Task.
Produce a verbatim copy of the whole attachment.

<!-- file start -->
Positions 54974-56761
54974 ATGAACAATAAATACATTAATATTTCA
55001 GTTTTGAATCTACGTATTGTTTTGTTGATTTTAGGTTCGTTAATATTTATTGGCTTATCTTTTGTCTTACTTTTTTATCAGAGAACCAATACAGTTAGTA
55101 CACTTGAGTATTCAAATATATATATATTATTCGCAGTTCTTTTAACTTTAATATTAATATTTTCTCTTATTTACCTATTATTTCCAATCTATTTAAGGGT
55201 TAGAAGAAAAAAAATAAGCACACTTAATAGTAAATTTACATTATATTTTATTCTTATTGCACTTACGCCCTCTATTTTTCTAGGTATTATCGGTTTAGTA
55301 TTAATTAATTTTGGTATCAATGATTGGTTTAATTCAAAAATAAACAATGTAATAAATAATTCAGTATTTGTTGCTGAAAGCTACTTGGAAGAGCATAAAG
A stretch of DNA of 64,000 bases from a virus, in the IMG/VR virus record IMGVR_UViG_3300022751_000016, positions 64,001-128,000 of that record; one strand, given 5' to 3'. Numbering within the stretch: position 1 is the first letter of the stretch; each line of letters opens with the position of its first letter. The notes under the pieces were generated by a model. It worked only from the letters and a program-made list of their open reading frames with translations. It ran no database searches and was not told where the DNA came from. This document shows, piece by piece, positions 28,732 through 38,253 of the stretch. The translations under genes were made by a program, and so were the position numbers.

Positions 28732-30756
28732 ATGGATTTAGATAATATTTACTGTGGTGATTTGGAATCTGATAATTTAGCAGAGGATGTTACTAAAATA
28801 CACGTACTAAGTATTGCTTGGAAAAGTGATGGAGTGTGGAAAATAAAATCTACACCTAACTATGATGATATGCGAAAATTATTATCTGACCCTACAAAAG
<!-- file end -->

Positions 54974-56761
54974 ATGAACAATAAATACATTAATATTTCA
55001 GTTTTGAATCTACGTATTGTTTTGTTGATTTTAGGTTCGTTAATATTTATTGGCTTATCTTTTGTCTTACTTTTTTATCAGAGAACCAATACAGTTAGTA
55101 CACTTGAGTATTCAAATATATATATATTATTCGCAGTTCTTTTAACTTTAATATTAATATTTTCTCTTATTTACCTATTATTTCCAATCTATTTAAGGGT
55201 TAGAAGAAAAAAAATAAGCACACTTAATAGTAAATTTACATTATATTTTATTCTTATTGCACTTACGCCCTCTATTTTTCTAGGTATTATCGGTTTAGTA
55301 TTAATTAATTTTGGTATCAATGATTGGTTTAATTCAAAAATAAACAATGTAATAAATAATTCAGTATTTGTTGCTGAAAGCTACTTGGAAGAGCATAAAG
A stretch of DNA of 64,000 bases from a virus, in the IMG/VR virus record IMGVR_UViG_3300022751_000016, positions 64,001-128,000 of that record; one strand, given 5' to 3'. Numbering within the stretch: position 1 is the first letter of the stretch; each line of letters opens with the position of its first letter. The notes under the pieces were generated by a model. It worked only from the letters and a program-made list of their open reading frames with translations. It ran no database searches and was not told where the DNA came from. This document shows, piece by piece, positions 28,732 through 38,253 of the stretch. The translations under genes were made by a program, and so were the position numbers.

Positions 28732-30756
28732 ATGGATTTAGATAATATTTACTGTGGTGATTTGGAATCTGATAATTTAGCAGAGGATGTTACTAAAATA
28801 CACGTACTAAGTATTGCTTGGAAAAGTGATGGAGTGTGGAAAATAAAATCTACACCTAACTATGATGATATGCGAAAATTATTATCTGACCCTACAAAAG